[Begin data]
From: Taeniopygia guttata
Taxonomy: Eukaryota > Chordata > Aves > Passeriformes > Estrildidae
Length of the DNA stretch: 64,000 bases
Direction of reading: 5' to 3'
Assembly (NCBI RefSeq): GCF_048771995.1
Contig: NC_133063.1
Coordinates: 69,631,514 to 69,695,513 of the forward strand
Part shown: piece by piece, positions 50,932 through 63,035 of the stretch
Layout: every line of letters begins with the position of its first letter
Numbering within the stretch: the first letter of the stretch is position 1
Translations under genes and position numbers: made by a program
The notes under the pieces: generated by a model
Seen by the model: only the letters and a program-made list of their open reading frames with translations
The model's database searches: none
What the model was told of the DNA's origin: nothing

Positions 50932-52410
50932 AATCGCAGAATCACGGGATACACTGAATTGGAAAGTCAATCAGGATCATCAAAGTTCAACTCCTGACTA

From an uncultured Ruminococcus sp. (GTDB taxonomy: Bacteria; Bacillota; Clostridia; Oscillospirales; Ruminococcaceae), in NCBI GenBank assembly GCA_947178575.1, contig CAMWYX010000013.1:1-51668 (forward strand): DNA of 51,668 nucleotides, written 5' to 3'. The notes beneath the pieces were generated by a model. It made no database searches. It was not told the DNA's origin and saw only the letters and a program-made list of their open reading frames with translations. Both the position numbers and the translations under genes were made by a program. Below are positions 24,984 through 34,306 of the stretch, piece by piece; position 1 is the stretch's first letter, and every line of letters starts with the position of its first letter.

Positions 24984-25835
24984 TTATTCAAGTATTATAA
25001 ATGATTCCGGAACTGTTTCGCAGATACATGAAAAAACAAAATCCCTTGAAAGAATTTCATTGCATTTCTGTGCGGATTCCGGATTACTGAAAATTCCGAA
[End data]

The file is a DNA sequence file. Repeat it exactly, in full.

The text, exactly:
From: Taeniopygia guttata
Taxonomy: Eukaryota > Chordata > Aves > Passeriformes > Estrildidae
Length of the DNA stretch: 64,000 bases
Direction of reading: 5' to 3'
Assembly (NCBI RefSeq): GCF_048771995.1
Contig: NC_133063.1
Coordinates: 69,631,514 to 69,695,513 of the forward strand
Part shown: piece by piece, positions 50,932 through 63,035 of the stretch
Layout: every line of letters begins with the position of its first letter
Numbering within the stretch: the first letter of the stretch is position 1
Translations under genes and position numbers: made by a program
The notes under the pieces: generated by a model
Seen by the model: only the letters and a program-made list of their open reading frames with translations
The model's database searches: none
What the model was told of the DNA's origin: nothing

Positions 50932-52410
50932 AATCGCAGAATCACGGGATACACTGAATTGGAAAGTCAATCAGGATCATCAAAGTTCAACTCCTGACTA

From an uncultured Ruminococcus sp. (GTDB taxonomy: Bacteria; Bacillota; Clostridia; Oscillospirales; Ruminococcaceae), in NCBI GenBank assembly GCA_947178575.1, contig CAMWYX010000013.1:1-51668 (forward strand): DNA of 51,668 nucleotides, written 5' to 3'. The notes beneath the pieces were generated by a model. It made no database searches. It was not told the DNA's origin and saw only the letters and a program-made list of their open reading frames with translations. Both the position numbers and the translations under genes were made by a program. Below are positions 24,984 through 34,306 of the stretch, piece by piece; position 1 is the stretch's first letter, and every line of letters starts with the position of its first letter.

Positions 24984-25835
24984 TTATTCAAGTATTATAA
25001 ATGATTCCGGAACTGTTTCGCAGATACATGAAAAAACAAAATCCCTTGAAAGAATTTCATTGCATTTCTGTGCGGATTCCGGATTACTGAAAATTCCGAA